How America’s schools have limited access to nutritious foods
By Elizabeth Stoltz
Between lunches and breakfasts, vending machine snacks, bake sales and birthday party treats, schools play a major role in shaping a child’s diet.
While many schools have increased efforts to serve healthier alternatives, significant changes are still needed to increase the prevalence of fresher meals and snacks during the school day.
Many public health experts claim that due to current dietary trends, today’s children will live 10 years shorter than their parents. Obesity rates among children, which have tripled since 1980, are at an epidemic level.
“While schools aren’t responsible for creating this health crisis, schools should be places where we should expect kids to receive a healthy meal,” said Amie Hamlin, executive director of the New York Coalition for Healthy School Food.
Because inadequate nutrition impacts a child’s cognitive ability, memory, concentration and behavior, its detrimental effects can be felt in both the cafeteria and classroom. By improving childhood nutrition, students’ performance and health will improve. Before attempting to fill children’s minds, we must ensure that their stomachs are healthily filled.
“When your body works well, your brain works well,” said Meg Wolff, an expert on health and nutrition at The Huffington Post.
A National Priority
While all students are guaranteed access to a meal during the school day through the federally funded National School Lunch Program, not all students are guaranteed access to health-enhancing foods at school. Created in 1946 to provide students with free, reduced or full-price lunches, the NSLP now feeds more than 30 million children. To receive federal reimbursement for school lunches, participating schools are required to implement a wellness program and serve meals that meet the Dietary Guidelines for Americans.
Although the NSLP ensures that children don’t go hungry at school, it is not without its problems. When the program was first introduced, the food industry quickly took advantage of the opportunity to influence nutrition guidelines. Today, nutrition advocates, U.S. agricultural commodities and the commercial food industry compete to influence the NSLP’s regulations.
Historically, agricultural and commercial food industries’ priorities have trumped nutrition advocates. Because of restricted government funding, many schools were forced to rely on prepackaged commercial foods. Even within the prescribed nutrition guidelines, a lunch consisting of chicken nuggets, tater tots, canned fruit and chocolate milk is still permissible. Furthermore, because students can opt out of selecting two food items from each meal, many consume a nutritionally unbalanced meal.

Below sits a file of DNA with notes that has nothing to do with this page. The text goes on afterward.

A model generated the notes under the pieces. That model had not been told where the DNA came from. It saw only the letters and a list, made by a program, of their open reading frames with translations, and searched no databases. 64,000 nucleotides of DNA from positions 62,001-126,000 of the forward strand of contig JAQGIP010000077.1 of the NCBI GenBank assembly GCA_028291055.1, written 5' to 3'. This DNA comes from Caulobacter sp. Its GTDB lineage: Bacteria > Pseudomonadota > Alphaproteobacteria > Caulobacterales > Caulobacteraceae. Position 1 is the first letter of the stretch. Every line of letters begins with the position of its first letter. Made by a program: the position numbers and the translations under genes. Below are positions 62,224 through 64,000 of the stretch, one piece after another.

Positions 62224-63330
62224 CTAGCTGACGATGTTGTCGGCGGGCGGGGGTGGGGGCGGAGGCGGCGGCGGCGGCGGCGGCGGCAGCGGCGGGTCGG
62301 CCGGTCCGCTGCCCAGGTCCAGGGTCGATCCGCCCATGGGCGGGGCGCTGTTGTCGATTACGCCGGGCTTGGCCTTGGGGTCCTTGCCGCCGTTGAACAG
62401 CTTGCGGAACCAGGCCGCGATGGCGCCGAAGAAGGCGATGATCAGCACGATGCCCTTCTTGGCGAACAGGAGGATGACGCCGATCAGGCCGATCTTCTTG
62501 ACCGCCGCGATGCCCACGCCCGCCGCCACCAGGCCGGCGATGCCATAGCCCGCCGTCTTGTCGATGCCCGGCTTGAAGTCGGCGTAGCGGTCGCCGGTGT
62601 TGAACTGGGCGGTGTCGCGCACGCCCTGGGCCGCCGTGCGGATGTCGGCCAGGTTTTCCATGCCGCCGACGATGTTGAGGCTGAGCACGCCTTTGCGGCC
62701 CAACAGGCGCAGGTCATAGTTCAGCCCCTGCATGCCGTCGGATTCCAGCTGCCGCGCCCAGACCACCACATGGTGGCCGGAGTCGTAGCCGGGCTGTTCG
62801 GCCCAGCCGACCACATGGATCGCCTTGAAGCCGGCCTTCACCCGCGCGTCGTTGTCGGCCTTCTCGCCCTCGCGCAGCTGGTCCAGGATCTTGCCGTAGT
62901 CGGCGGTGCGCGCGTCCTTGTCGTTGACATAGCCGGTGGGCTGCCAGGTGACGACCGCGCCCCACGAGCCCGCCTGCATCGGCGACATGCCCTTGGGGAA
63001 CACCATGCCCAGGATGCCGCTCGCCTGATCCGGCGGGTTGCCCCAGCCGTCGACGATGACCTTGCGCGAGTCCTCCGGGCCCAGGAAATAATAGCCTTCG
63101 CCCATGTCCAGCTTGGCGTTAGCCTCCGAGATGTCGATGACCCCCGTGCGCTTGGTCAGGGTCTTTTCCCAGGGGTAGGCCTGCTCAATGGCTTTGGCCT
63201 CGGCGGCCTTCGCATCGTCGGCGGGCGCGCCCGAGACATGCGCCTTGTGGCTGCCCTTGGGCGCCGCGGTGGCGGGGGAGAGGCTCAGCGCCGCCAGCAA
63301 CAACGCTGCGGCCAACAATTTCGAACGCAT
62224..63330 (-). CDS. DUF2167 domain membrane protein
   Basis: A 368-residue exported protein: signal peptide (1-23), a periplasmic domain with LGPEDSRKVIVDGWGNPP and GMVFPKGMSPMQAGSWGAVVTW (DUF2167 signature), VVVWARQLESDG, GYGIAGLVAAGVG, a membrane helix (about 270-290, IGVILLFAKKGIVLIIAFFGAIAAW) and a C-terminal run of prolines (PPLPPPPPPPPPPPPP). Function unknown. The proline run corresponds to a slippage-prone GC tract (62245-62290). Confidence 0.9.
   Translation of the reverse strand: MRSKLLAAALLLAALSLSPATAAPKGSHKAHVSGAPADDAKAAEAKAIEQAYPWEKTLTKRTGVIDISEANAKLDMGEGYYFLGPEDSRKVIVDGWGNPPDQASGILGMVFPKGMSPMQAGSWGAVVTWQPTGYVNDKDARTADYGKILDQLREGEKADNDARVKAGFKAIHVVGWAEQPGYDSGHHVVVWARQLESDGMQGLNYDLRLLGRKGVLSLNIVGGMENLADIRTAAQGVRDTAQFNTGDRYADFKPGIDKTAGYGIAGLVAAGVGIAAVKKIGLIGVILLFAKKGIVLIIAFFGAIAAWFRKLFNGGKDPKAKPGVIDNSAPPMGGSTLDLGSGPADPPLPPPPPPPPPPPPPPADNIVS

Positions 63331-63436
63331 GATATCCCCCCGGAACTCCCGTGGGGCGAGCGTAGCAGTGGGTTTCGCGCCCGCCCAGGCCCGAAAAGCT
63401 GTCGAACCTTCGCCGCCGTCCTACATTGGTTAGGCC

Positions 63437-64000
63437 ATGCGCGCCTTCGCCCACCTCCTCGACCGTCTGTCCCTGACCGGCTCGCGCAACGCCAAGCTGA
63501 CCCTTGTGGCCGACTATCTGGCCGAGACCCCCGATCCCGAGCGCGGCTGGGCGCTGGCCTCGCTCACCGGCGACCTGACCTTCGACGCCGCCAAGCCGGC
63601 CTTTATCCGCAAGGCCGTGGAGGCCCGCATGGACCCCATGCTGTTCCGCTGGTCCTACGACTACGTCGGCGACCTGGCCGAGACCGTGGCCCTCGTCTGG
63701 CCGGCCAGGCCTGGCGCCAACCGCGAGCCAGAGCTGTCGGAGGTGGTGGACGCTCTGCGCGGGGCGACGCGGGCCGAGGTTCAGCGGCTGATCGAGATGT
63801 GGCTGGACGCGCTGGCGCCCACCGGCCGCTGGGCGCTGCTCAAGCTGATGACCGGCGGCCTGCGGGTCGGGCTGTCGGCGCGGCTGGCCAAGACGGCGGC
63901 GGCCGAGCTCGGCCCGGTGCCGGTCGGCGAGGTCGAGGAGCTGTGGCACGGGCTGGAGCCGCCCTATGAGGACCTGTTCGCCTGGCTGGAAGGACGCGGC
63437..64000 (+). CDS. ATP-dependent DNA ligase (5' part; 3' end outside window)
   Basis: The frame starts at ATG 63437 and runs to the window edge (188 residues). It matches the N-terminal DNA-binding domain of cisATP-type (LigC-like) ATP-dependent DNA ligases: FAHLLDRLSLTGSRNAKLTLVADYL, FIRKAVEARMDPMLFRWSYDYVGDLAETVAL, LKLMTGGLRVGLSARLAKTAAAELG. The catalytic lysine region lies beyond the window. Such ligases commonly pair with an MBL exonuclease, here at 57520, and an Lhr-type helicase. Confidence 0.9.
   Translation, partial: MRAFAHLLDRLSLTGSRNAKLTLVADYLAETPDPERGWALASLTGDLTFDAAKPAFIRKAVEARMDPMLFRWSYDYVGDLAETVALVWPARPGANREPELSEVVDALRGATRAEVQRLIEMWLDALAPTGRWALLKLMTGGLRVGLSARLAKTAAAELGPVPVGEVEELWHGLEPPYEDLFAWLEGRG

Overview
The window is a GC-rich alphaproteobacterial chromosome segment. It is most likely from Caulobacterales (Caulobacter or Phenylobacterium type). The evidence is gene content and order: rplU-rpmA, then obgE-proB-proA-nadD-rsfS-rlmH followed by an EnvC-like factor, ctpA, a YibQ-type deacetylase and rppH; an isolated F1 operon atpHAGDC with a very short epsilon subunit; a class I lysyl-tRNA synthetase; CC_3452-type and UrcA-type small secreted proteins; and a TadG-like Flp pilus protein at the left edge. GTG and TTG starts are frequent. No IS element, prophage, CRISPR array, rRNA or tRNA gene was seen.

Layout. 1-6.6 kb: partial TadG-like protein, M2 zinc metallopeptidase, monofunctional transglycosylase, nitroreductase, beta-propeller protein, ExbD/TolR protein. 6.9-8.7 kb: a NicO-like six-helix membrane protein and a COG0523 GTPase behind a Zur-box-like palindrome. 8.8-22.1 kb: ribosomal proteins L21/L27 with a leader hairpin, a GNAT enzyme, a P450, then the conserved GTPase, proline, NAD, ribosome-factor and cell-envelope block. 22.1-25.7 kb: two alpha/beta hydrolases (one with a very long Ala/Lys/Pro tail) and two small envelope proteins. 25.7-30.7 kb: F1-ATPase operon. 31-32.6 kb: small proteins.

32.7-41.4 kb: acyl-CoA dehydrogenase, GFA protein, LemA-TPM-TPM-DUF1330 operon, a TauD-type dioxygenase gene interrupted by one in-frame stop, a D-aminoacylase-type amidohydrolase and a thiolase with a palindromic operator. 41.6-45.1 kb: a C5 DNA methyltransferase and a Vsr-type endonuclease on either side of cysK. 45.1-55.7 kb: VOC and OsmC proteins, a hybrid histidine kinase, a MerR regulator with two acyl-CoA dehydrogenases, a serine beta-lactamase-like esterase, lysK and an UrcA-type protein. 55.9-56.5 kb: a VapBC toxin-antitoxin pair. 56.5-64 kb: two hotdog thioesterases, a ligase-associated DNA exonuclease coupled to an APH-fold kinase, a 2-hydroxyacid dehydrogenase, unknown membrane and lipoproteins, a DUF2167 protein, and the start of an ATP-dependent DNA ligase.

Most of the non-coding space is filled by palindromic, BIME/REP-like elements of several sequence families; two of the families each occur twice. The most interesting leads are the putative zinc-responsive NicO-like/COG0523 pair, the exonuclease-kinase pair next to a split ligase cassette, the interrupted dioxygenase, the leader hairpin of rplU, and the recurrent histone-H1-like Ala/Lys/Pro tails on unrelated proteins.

Despite its regulations, the United States Department of Agriculture reports that less than 2 percent of students eat in accordance with the U.S. Dietary Guidelines daily. Only half of school-age children consume a serving of fruit daily, and the majority of children’s vegetable intake is fried.
Because the USDA is tasked with educating the public on nutrition and promoting U.S. agricultural products, it’s stuck in a conflicting role. U.S. agricultural products, like refined grains, dairy and meat, are not the most nutritious food options.
Hamlin said, “It’s difficult to understand how our tax dollars are being used to fight obesity, yet they are also being used to subsidize unhealthy foods.” Because U.S. agricultural products are heavily subsidized, nutritional quality can take a backseat to price. While schools are facing even greater funding cuts, school nutrition services are challenged to serve fresher, healthier meals.
While the NSLP has played a critical role in guaranteeing that children don’t go hungry at school, reform is also needed to ensure that children’s long-term health is the program’s top priority. As Janet Poppendieck writes in her book Free for All: Fixing School Food in America, “The wellbeing of children has always had to compete with other agendas: the disposal of farm commodities or the maintenance of segregation or the reduction of the federal budget deficit. It’s time to see what we can do if we put children first.”
The Challenge of Choice
A la carte lines and “competitive food” sources also challenge equitable access to healthy food in schools. These food sources typically make foods like baked goods, salty snacks, sports drinks and soda available for student purchase. Under federal regulations, competitive food sources, such as vending machines and school stores, can’t be accessed during mealtime, but this policy is often unenforced. On the contrary, a la carte items can be purchased during lunchtime.